This story is for Sam and Tonks, for being there despite not being able to be there; for Sarah and Pinaz, for sharing a house with me and living to tell the tale; for Gareth and Chelle, for visiting and being so insufferably sweet together; for the two Davids, for their internet shenanigans and good natured treachery; for Andy and JP, for knowing me as long as they have and still not hating me for it; for James and Neil, for scaring my mind in ways which will never truly heal; For Amy and Vicki, for risking social suicide by agreeing to be seen in public with me; for Mick and Steve, for proving to me that I am not the worst human being in existence; and for Marc and for Jess, for always teaching me something new, and for being so singularly interesting that I could just listen to them talk for hours. And a final thanks to the ensemble cast of my life, you are legion, beyond counting and beyond importance.

Even if I have never said it before or never say it again: You people matter to me in ways I cannot quite put into words. Without you I would just be a husk of gradually expiring meat. With you, I still am a husk of gradually expiring meat, but you make me feel not so bad about the fact.

Wherever you may find yourself, in love, in life and in space; I wish you all a Happy New Year. May this coming year be filled with not that which you want, but that which you need.

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Starwatcher

There may have been some of you who turned up here on Monday just after the striking of noon expecting a blog post. Some of you may even have been disappointed to see that there wasn’t one. Since we’re all friends here I’m going to be honest, I just couldn’t be bothered to stitch some words together and send a shoddy collection of thoughts shambling into the bright and burning light like a poorly constructed corpse-beast. Necromancy has after all, never really been my forte. Besides, you were going to be getting two blog posts at the end of the week. Three posts in one week seemed a little overkill. I spent much of last weekend and indeed Monday itself, elsewhere. I left the safe confines of the Fortress of Ineptitude (my house) and sallied forth (got a train) to a dark and foreboding place filled with evil and despair (Hampshire) to see my mentors in the ways of the arcane arts (my parents.) What followed was three days of traipsing around a variety of gardens and stately homes which, due to the weather, may as well have been on the surface of the sun. In those three short days my carefully cultivated nerd-pallor of pure alabaster white has been utterly destroyed. Now my exposed flesh has become the colour of orange leather. This is one of many reasons I tend to avoid the outdoors and the sinister privations of the malevolent day-star. On the subject of stars I suppose I should get down to the business of wrapping up May’s Pictonaut Challenge: Starwatcher.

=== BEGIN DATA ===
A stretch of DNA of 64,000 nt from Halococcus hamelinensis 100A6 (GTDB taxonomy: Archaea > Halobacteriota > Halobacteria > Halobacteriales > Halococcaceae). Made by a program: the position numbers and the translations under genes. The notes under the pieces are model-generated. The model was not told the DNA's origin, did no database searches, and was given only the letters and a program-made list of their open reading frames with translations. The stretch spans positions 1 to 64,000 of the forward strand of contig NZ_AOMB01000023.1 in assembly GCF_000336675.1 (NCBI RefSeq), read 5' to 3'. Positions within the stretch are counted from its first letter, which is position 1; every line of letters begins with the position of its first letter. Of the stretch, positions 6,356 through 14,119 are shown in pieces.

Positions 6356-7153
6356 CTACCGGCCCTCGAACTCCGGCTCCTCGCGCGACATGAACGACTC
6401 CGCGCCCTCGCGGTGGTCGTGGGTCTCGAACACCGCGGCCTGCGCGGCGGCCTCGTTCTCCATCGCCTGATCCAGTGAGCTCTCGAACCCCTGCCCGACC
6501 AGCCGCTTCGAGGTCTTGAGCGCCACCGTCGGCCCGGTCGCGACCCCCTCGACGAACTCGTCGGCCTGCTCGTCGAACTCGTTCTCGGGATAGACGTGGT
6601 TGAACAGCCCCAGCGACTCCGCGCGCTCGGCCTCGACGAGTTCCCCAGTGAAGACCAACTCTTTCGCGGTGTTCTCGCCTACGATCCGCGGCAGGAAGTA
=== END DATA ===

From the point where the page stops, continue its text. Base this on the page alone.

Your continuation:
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May’s Pictonaut Challenge

So it’s May. The last month of spring. The last month before summer finally arrives and my world begins an inexorable slide into an unpleasant, Stygian heat. The rains of the last month have been a delightful salve to my soul. I like rain. It keeps me cool, it makes me feel clean, it reminds me of a better time. A time when it meant I wouldn’t be dragged outside to play football. May is one of those month’s which fills me with a slight and intangible dread, I’ve always felt that there’s something distinctly suspicious and untrustworthy about it. I’ve chosen not to take a cue for this month’s theme from the month itself, all that would lead to would be thinly veiled phallic symbolism. I’m not sure anyone would enjoy that. So once again I’ve delved into the depths of the Pictonaut image folder in search of something suitably inspiring.